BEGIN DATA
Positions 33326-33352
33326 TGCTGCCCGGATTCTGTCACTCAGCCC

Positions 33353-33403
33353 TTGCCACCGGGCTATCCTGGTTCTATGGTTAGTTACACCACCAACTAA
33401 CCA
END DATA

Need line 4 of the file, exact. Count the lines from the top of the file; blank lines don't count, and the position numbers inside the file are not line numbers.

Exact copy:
33353 TTGCCACCGGGCTATCCTGGTTCTATGGTTAGTTACACCACCAACTAA